Archive for March, 2010

The point that Mr. Sternberg made that I most appreciated was that creativity or creative expertise is not an  ability or a skill, but rather a result of deliberate practice in a field, domain or medium. I believe this idea that creativity is an attitude not an in-born skill is very important to the educational system. Raising kids, and in many cases being in the teaching position, I hear from the students and teachers alike that ‘he/she is so lucky, they can draw, write, are good at math”. Never considering the hours and hours it probably took that individual to acquire and perfect that skill. I know I too suffered from this long standing belief about art – that someone is naturally artistic and therefore an artist. Slowly I have discovered how untrue and self-defeating this belief is. I have been using Dr. Sternberg research as proof of this concept of commitment and practice being the key to creativity to everyone I can reach.

Another topic I found very interesting during our morning session was the comment Dr Sternberg made about defining problems during his study of troubled marriages. His research found that that almost across the board on partner did not recognize the existence of a problem in the marriage, which led the couple to define the problem incorrectly and then waste a lot of time and energy on a problem that was not even there. I feel that this concept of not defining the correct problem and then creating solutions to problems that are not responsible for the core issue is at the heart of much wasted creativity in corporations, educational systems, and clearly family systems.

A third subject I found intriguing was Dr. Sternberg’s description of the role of knowledge in his investment theory. He states that knowledge can be a double-edged sword. Knowledge is necessary to advance an idea in a field.  But, knowledge can impede creativity by leading an individual to become entrenched or habitual in their ideas and or reactions. An individual can become so used to seeing things in a certain way that he starts to have trouble seeing them, or even imagining them, in any other way. The expert therefore may sacrifice flexibility for knowledge.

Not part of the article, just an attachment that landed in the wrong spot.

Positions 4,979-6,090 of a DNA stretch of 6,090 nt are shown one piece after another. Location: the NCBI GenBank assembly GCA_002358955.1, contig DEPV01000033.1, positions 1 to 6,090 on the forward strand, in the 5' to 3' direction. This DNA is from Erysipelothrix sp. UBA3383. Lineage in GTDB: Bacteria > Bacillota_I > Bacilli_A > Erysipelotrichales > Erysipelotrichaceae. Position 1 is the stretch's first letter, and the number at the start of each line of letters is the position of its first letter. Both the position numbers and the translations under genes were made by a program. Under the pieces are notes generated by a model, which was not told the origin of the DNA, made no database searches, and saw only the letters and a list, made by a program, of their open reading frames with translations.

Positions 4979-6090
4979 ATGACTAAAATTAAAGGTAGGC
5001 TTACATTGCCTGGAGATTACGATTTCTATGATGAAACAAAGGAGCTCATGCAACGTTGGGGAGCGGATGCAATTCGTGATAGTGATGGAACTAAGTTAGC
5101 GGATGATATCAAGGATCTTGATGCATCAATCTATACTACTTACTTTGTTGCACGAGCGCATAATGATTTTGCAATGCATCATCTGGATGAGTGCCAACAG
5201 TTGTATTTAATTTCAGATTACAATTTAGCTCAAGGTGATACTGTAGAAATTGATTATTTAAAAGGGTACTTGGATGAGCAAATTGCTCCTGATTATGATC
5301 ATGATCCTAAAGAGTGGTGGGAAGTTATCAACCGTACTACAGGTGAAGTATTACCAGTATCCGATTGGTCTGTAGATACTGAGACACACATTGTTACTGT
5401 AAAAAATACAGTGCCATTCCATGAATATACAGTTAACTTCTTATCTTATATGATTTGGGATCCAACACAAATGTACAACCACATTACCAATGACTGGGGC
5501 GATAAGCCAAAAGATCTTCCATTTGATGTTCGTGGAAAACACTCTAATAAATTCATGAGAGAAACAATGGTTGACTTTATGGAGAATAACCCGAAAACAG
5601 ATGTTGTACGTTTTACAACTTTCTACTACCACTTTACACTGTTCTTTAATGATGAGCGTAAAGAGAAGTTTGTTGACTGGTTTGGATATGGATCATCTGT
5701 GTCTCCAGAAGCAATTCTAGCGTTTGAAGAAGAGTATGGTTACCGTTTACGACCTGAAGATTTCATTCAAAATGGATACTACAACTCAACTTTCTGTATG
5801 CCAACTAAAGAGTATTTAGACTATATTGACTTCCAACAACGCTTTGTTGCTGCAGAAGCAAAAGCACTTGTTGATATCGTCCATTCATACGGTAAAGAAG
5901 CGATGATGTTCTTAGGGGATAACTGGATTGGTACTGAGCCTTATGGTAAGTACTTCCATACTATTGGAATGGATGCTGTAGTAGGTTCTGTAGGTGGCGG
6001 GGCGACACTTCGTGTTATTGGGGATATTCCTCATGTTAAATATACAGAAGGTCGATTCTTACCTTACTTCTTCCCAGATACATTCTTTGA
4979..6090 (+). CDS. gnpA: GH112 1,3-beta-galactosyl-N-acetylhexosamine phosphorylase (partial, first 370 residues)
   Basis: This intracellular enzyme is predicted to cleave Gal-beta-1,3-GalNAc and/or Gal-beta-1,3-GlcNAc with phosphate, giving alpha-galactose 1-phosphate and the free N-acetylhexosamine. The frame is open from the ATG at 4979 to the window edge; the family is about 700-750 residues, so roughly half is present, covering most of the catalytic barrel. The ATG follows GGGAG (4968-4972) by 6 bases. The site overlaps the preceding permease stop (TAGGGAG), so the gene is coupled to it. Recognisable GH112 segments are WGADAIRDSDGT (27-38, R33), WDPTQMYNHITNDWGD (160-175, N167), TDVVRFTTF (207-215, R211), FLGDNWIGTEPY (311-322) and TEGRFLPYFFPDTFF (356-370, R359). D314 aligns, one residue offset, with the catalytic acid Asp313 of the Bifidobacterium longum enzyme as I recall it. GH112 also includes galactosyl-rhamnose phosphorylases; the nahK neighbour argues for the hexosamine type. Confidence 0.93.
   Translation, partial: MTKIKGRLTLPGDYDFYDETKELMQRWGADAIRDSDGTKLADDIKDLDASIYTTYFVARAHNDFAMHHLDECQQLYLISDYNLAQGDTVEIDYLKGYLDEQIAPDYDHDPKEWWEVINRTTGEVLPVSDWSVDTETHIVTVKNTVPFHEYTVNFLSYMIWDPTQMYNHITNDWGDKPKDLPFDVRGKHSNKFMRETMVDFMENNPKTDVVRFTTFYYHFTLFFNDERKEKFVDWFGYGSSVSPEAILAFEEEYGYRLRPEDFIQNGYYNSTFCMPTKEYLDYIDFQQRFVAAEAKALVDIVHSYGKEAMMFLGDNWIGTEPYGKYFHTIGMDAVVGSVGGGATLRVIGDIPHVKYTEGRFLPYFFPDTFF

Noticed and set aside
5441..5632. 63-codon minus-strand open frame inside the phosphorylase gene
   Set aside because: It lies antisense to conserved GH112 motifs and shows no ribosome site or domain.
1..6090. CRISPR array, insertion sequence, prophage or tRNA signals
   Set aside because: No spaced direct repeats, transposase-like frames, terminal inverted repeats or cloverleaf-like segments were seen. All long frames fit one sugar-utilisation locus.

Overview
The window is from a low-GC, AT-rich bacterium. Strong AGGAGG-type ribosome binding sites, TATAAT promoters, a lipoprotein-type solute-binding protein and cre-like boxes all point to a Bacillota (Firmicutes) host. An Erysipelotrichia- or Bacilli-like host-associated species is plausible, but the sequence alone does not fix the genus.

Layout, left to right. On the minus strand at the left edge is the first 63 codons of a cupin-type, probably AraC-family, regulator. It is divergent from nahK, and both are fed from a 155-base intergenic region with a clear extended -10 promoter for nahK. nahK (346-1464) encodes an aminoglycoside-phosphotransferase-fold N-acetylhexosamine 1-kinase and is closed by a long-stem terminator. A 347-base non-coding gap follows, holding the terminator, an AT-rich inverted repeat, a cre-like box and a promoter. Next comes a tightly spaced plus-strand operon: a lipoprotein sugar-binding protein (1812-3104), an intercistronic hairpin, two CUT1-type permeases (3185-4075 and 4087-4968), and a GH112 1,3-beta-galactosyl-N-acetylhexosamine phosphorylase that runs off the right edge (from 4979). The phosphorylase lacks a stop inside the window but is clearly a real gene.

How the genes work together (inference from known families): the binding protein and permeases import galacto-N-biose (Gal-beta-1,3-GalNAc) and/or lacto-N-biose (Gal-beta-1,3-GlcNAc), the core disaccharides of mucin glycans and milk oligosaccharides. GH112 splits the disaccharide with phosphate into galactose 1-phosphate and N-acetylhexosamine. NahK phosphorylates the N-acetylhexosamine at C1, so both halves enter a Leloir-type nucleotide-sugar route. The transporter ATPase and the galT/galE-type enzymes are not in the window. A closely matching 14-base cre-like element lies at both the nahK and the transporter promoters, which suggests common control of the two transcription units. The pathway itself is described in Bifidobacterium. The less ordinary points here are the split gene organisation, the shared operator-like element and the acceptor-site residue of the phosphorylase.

A perfect example from my life for this theory was the fact that at 24 I believed I had acquired enough experience and knowledge in my short career to start an advertising firm. Against the very strong advice of all the people important to me, I did start my agency, and 4 years later was able to walk away from the firm with considerable profits, advanced knowledge and more experience than I would have had if I had listened to all the wise and knowledgeable advisors. My stupidity, or naivety, saved me from giving up on my dream and having the opportunity to learn that sometimes you have to go with your gut.


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Concerning Dr. Sternberg’s lecture and reading, I was captivated by a few aspects of his theory of intelligence and its application to unconventional learning.  Firstly, he clearly identifies a creative method for learning that is outside the box for considering children’s intelligence, mostly based on his Triarchic theory of intelligence.  Unlike most intelligence models based on standard tests (which I do not do well with), his idea that three categories of intelligence exist–analytical, creative, and practical–redefines what we think of as intelligence, and this also must influence how we define the word creative.

His example of the native Alaskan children that were able to navigate across the frozen land at night is ideal for describing practical intelligence.  This is probably the most stark example that argues against simple written tests and other methodologies that do not take into account the “real” aspects of intelligence, those displayed in the function of day-to-day living.  This was also spoken of in Guns, Gems, and Steel by Jared Diamond when he equated Australian aborigines to possible being more intelligent than their European counterparts, mostly on this idea of practical intelligence (though he did not use this term).

These three types of intelligence measures give rise to a social intelligence order that is more dynamic and creative, but also introduces creativity as a function of each of the three orders in Sternberg’s model: namely, they could be identified as analytical creativity, practical creativity, and creative creativity (hopefully not a tautology); all three of which function in his intelligence model.